Try the Malpec oysters and pay special attention to the fourth sauce -- after the routine seafood, lemon and Asian. Can't quite name those ingredients? Pear juice and vodka.
For after-dinner drinks and the best view of the city, it's off to the Rooftop Lounge at the Park Hyatt, about a four-minute walk back down Cumberland, to the corner of Bloor and Avenue and up to the 18th floor.
In fine weather, sit outside and marvel at the twinkling lights of the city. We saw falling stars all around the CN Tower. In cold weather -- what passes for cold weather in Toronto -- sit inside by the fire, amid all that rich suede and leather and dark panelling. Donato's caricatures of famous Canadian writers and journalists -- among them Peter Gzowski, Adrienne Clarkson, June Callwood and Mordecai Richler -- make you feel like you're in an old-fashioned press club.
There's a new caricature up now, Joe Gomes. Who's Joe Gomes, we ask our waiter. He's the bartender who just marked 50 years working here.
When you're ready to call it a night, pop back on the subway at the Museum stop just south of the Park Hyatt, and head south on the university line. Get off at Union Station, follow the signs under Front Street and come up right inside the Royal York lobby.
Breakfast at the hotel can go upmarket at Epic just off the hotel's lobby, where $20 buys an elegant nosh in luxurious surroundings (splurge and have the buffet), or quick and easy at York's Deli & Bakery downstairs from the lobby, where about $6 buys you a breakfast sandwich.
It's off to the Bata Shoe Museum this morning. Retrace last night's steps on the subway to the Museum station and walk west along Bloor Street about four blocks.
The museum offers the history of the shoe through many cultures -- we're talking more than 13,000 shoes, spanning 4,500 years. But the Walk of Fame is the highlight. Where else are you going to learn Shaquille O'Neal's feet hadn't stopped growing by his rookie year? Thus the Size 20 EEE high-tops from that year, the ones that look like you could paddle them across Lake Ontario, would never have fit him when the lad topped out at seven-foot-one and 325 pounds and took a Size 23 shoe.
Don't skip the gift shop. It's terrific.
Restaurants abound in Toronto, but for something a little different, order a picnic basket from the Cheese Boutique and Delicatessen, cheese supplier to many of Toronto's ritziest restaurants. (The truffles are flown in on Wednesdays so plan accordingly.) Have it delivered to the Royal York and if it's nice out, head out to a little patch of green. There are more of those spots than you'd expect, tucked into corners of downtown. We recommend the park beside Toronto's famous flatiron building, about five blocks east of the hotel on the north side of Front.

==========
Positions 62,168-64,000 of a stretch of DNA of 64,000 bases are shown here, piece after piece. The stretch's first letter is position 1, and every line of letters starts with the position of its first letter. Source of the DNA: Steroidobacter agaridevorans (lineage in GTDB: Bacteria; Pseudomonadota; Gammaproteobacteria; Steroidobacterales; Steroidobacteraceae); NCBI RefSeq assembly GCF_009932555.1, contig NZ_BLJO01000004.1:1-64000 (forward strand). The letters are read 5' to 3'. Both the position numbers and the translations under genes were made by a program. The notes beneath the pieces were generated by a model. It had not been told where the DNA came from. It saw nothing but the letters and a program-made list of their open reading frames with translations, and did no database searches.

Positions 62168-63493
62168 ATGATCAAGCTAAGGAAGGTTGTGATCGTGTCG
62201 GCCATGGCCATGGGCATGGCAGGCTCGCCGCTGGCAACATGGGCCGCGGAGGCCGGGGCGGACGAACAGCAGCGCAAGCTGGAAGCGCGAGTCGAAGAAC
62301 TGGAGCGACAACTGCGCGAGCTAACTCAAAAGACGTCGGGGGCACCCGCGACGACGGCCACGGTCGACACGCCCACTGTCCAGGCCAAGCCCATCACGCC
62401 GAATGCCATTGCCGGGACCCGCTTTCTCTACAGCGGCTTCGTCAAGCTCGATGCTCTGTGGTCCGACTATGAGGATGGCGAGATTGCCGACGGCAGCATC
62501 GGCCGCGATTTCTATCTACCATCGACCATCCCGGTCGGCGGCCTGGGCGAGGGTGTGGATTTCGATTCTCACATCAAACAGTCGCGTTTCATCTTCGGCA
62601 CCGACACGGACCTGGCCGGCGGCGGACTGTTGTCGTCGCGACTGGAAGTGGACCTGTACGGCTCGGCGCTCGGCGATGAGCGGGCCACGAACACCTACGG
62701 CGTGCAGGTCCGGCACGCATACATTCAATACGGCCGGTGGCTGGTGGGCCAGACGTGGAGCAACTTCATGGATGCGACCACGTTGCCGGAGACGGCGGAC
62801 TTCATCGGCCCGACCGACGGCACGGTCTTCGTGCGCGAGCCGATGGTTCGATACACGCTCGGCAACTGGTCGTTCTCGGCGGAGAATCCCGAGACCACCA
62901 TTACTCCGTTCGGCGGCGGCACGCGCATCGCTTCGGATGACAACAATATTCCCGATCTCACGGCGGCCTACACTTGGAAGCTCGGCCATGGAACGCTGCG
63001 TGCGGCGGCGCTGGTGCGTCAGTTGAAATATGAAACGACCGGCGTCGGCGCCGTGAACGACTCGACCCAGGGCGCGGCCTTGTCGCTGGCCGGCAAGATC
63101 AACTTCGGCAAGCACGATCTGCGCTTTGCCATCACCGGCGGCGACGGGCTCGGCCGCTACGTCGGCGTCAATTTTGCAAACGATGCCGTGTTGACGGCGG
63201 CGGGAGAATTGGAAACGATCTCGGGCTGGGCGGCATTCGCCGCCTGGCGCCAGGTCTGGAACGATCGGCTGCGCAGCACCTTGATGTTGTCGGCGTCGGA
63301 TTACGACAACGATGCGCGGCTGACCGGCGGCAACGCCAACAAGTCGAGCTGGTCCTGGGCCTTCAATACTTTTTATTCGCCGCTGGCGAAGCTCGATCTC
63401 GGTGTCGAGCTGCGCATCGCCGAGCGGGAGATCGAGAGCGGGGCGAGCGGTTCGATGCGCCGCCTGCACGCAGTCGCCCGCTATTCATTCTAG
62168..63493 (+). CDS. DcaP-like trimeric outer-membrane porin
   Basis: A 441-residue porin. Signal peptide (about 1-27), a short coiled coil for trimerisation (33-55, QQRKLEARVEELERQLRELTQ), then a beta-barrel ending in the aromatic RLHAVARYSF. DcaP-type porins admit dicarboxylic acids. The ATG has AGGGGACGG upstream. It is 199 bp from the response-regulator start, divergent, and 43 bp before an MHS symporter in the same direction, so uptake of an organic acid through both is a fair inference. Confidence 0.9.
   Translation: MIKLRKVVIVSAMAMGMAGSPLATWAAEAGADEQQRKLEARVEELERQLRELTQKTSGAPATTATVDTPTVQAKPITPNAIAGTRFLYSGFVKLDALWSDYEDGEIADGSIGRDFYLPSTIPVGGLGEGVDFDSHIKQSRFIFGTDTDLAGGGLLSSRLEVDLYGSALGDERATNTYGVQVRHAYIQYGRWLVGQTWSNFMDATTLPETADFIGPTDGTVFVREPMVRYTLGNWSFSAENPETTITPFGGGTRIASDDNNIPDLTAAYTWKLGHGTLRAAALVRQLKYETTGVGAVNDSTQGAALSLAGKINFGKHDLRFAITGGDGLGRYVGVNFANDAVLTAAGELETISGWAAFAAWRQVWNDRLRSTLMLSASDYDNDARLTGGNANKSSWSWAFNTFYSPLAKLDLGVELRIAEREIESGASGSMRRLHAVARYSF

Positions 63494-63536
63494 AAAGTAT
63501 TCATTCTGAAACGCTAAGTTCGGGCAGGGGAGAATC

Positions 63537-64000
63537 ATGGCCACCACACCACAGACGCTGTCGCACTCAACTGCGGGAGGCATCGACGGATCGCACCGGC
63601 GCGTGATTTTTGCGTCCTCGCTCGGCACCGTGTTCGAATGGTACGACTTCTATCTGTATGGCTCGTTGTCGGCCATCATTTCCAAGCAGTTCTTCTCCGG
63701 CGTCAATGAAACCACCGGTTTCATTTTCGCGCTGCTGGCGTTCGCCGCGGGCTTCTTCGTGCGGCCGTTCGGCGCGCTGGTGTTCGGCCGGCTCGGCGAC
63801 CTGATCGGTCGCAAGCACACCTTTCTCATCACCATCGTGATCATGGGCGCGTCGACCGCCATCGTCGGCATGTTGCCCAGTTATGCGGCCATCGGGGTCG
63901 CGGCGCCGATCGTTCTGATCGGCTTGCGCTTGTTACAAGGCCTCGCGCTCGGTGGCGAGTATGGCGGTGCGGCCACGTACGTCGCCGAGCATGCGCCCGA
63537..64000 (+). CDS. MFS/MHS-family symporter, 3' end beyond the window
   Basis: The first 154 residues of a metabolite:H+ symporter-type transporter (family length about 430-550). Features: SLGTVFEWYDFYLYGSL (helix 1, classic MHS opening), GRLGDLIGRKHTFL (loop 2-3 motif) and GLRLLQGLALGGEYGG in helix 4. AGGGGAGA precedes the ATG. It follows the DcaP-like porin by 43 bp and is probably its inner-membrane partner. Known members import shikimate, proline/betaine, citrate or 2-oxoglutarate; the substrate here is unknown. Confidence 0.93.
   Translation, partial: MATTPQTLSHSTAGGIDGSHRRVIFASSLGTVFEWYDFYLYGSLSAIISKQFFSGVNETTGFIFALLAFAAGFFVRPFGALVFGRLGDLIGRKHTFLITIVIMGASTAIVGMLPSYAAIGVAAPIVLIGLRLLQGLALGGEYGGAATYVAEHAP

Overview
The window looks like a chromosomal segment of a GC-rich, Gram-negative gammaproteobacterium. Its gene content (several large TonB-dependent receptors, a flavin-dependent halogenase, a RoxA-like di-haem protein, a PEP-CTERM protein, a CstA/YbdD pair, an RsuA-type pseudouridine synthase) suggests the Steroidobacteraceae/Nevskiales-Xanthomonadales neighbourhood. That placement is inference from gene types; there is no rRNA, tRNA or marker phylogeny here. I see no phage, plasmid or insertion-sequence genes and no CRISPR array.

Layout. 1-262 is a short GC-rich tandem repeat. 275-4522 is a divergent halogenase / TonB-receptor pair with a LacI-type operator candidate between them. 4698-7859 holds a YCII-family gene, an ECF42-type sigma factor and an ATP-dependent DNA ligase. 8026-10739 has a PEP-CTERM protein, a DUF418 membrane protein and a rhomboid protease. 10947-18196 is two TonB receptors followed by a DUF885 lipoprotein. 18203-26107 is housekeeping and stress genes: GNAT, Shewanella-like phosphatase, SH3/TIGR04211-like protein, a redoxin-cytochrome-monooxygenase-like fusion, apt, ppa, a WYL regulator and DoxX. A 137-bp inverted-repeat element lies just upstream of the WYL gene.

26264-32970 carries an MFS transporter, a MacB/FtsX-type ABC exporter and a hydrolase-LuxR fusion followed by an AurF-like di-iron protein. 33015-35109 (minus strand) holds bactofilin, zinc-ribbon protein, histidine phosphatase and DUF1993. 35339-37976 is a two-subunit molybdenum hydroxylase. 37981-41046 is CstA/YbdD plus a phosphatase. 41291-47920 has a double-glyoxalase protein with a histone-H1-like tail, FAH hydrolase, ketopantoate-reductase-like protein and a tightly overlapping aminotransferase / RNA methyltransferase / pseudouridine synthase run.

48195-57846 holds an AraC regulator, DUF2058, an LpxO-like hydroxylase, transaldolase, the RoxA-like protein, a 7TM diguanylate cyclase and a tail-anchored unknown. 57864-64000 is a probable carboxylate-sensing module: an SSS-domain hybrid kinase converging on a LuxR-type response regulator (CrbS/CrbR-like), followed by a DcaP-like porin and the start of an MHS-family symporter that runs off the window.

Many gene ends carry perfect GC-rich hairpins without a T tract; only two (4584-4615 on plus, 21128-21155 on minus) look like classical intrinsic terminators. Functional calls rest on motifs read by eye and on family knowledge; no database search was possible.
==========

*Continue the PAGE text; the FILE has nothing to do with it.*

After lunch, the Art Gallery of Ontario's new incarnation, designed by Frank Gehry and just opened this year, is worth a visit. The new building alone will leave you agog, but the King Tut exhibit coming soon is the only Canadian stop on his tour. And the gallery's permanent collection is always impressive.
But if you're all museumed out, go shopping on Bloor Street, just the blocks west of Yonge. The strip, Canada's answer to Rodeo Drive, is known as the Mink Mile for its posh stores, among them Holt Renfrew, Hermès, Tiffany, Cartier and Chanel. Expect to pay big bucks. This isn't outlet territory.
Time for a before-dinner drink and maybe a nibble and also a good time to check out King Street West, well on its way to becoming Toronto's next hot spot. Brassaii is just west of Spadina Avenue on King Street. We cabbed, although it's not that difficult to get there by co-ordinating subway and streetcar. Sit on the amazing patio and try the baked goat cheese, panko encrusted, served with a little greenery, fresh honeycomb and a lavender vinaigrette.
Your stay in Toronto is coming to a close, so we're going to end it with a look up and a look down at the city.
The look down is from 223 metres, from Canoe restaurant at the top of the TD Bank Tower on Wellington Street West, an easy walk from the Royal York. Canoe is widely proclaimed as one of the country's best restaurants. Its menu reads like a trip across Canada: Yukon caribou; wild B.C. salmon; Ontario peaches and cream corn chowder; Alberta lamb loin. The menu is so extensive, so fascinating, it's paralyzing. We liked it so much we can't make a recommendation and wish you much luck in trying to make up your mind.
The look up at the city is the best deal in town. The ferry to Toronto Island costs $6.50, and we recommend you don't even get off the boat. It's still a steal. When you leave Canoe, walk east on Wellington Street to Bay, turn right and walk south to the waterfront. The ferry links the mainland with Hanlan's Point, Centre Island and Wards Island. (Lovely spots to visit on another day.)
The crossing is no more than 15 minutes, but with the wind whipping your hair around, it's exhilarating. Look up at the lights of the city, twinkling and reflecting off the water, and reflect on the foolishness of silly people who would still dart through the airport and give Toronto a miss.
Didn't we say you'd fall in love?
IF YOU GO
WestJet has five direct flights a day from Winnipeg to Toronto. www.westjet.ca
Air Canada offers eight. www.aircanada.com
Sign up for emails from both airlines and watch for seat sales. They offer great deals; sometimes you can save as much as 65 per cent.
Limo/taxi, expect to pay about $50.